If a decision relates to several requests, it must give reasons for the rejection of each one. It must be clear from the decision which considerations led the division to its conclusions (T 234/86 (inter partes), T 169/96 (ex parte); see also below point 5.).
According to T 961/00, it is a party's procedural right to file and maintain such requests as are regarded by the competent organ as unallowable or even inadmissible. If a party does so, then the competent organ has to give a decision on it, i.e. to refuse it if it is unallowable or inadmissible (see T 1105/96, OJ 1998, 249), but it cannot simply disregard it and deal with the case as if the request did not exist. On the contrary, this would constitute a substantial procedural violation.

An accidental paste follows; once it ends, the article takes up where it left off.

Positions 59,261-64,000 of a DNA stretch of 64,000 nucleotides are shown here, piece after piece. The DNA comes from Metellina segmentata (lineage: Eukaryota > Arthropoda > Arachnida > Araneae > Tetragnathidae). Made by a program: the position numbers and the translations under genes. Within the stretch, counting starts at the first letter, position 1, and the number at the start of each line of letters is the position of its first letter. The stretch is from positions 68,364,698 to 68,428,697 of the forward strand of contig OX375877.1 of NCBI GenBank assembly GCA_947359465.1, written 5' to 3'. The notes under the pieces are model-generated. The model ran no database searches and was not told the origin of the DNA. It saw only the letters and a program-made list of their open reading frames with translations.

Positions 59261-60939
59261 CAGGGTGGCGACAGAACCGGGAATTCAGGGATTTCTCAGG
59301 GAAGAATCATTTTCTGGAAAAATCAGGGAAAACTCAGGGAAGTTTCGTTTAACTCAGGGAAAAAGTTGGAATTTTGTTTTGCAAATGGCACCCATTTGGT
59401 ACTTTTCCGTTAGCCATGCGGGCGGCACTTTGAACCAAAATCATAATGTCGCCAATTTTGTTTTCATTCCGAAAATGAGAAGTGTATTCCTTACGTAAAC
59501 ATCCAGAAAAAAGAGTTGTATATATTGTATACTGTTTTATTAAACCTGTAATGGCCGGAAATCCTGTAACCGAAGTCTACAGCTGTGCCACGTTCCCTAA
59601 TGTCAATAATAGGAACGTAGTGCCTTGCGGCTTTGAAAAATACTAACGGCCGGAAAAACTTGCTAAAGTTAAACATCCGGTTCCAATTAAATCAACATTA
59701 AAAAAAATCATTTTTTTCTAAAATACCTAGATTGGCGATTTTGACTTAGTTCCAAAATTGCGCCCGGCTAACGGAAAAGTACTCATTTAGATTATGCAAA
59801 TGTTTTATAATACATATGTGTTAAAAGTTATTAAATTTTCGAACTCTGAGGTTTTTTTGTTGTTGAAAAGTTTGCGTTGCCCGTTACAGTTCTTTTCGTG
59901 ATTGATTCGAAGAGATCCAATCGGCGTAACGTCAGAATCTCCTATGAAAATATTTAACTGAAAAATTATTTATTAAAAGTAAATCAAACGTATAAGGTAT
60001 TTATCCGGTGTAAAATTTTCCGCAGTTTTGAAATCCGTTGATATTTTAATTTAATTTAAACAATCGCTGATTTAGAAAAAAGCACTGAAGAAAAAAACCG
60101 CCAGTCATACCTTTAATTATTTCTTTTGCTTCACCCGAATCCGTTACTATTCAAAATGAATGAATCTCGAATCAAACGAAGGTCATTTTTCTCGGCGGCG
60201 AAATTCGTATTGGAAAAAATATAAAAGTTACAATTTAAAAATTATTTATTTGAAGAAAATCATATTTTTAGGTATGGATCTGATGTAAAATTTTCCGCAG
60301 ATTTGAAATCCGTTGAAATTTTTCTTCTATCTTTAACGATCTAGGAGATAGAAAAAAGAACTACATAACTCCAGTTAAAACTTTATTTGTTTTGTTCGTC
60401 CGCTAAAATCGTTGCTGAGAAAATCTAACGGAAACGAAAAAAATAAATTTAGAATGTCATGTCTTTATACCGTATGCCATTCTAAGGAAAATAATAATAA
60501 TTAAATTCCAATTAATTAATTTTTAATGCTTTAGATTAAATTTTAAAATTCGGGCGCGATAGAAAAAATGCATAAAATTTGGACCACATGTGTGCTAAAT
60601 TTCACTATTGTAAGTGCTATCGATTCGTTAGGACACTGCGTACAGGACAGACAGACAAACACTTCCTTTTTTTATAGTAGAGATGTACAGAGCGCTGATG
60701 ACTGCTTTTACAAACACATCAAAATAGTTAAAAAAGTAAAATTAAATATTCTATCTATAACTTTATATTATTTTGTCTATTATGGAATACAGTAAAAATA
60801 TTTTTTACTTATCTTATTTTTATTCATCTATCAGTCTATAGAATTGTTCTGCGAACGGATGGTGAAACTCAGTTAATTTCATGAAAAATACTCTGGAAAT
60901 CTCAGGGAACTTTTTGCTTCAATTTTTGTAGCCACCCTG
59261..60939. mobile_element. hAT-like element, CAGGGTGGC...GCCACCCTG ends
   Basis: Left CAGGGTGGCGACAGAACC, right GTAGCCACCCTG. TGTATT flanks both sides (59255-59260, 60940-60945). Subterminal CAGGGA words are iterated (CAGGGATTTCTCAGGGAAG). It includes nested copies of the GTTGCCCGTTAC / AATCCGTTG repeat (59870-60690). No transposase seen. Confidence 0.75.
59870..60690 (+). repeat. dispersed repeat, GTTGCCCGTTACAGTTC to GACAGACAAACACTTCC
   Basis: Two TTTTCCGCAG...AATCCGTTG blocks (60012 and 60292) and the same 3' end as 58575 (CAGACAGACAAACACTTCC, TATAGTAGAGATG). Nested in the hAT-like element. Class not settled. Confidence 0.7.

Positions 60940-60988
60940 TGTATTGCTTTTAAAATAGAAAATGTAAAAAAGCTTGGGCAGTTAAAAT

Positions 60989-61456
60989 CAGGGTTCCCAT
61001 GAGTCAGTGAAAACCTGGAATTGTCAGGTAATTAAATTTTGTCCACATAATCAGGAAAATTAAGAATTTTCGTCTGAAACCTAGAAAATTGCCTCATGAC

In T 1157/01 the applicant had maintained all its requests (main and three auxiliary requests). When it declared its non-approval of the text proposed for grant based on the third auxiliary request, however, the appellant did not explicitly repeat that it maintained all its previous and higher ranking requests. However, according to the general principle "A jure nemo recedere praesumitur" mentioned in G 1/88 (OJ 1989, 189), in the absence of an explicit withdrawal, surrender of a right could not be simply presumed and silence could not be deemed to be equivalent to surrender in the logic of how the Convention operated. The decision under appeal had omitted to give reasons for the refusal of the higher ranking requests still pending before the examining division, which amounted to a substantial procedural violation.